Microsoft DirectX 9.0

Doppler Effect

DirectSound automatically creates Doppler shift effects for any buffer or listener that has a velocity. Effects are cumulative: if the listener and the sound buffer are both moving, the system automatically calculates the relative velocity and adjusts the Doppler effect accordingly.

In order to have realistic Doppler shift effects in your application, you must calculate the speed of any object that is moving and set the appropriate velocity for that sound source or listener. You are free to exaggerate or lessen this value in a particular case in order to create special effects. You can also globally increase or decrease Doppler shift by changing the Doppler factor.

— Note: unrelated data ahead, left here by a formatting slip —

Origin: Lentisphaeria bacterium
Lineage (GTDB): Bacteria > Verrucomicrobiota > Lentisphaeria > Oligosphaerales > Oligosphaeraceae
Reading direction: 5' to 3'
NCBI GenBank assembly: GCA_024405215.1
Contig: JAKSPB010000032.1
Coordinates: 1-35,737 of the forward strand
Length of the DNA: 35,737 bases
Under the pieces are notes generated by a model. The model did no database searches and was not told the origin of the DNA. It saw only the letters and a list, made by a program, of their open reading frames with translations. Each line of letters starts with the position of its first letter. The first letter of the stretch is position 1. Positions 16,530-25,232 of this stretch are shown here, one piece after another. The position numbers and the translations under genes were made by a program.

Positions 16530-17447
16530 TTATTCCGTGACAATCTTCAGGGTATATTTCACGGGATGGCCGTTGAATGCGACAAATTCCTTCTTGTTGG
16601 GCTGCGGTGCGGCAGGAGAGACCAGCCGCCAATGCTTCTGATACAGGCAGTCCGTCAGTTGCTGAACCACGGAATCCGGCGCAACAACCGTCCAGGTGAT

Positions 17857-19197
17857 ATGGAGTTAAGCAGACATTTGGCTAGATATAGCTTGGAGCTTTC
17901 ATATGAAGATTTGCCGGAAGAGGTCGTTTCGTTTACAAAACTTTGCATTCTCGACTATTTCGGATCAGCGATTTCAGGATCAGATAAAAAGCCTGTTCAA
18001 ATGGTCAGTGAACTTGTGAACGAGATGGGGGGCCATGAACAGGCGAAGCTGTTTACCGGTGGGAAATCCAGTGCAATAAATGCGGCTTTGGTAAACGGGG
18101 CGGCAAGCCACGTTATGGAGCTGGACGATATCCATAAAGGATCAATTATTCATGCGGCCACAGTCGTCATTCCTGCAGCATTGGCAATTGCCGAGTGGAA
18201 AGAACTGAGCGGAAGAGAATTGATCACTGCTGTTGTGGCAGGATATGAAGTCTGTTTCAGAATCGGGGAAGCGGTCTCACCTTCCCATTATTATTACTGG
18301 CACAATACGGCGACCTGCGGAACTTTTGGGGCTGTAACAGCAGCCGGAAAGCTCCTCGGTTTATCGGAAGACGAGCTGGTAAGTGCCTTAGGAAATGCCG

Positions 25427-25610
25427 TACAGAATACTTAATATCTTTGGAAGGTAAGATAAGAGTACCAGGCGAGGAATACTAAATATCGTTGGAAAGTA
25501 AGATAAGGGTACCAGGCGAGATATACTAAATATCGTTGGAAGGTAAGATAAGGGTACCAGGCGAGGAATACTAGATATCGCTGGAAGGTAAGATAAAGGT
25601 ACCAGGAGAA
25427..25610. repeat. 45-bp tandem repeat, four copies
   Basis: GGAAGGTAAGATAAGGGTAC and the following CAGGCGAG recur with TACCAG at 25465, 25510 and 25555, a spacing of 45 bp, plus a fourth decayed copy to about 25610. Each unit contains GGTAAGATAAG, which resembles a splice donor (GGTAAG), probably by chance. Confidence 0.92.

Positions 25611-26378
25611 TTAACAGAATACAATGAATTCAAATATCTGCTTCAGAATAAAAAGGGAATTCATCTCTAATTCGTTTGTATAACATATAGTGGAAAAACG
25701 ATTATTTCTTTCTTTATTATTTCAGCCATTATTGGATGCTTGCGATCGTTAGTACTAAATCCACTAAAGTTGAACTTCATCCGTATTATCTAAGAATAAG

The Doppler factor can range from DS3D_MINDOPPLERFACTOR to DS3D_MAXDOPPLERFACTOR, defined as 0.0 and 10.0 respectively. A value of 0 means no Doppler shift is applied to a sound. Every other value represents a multiple of the real-world Doppler shift.

See Also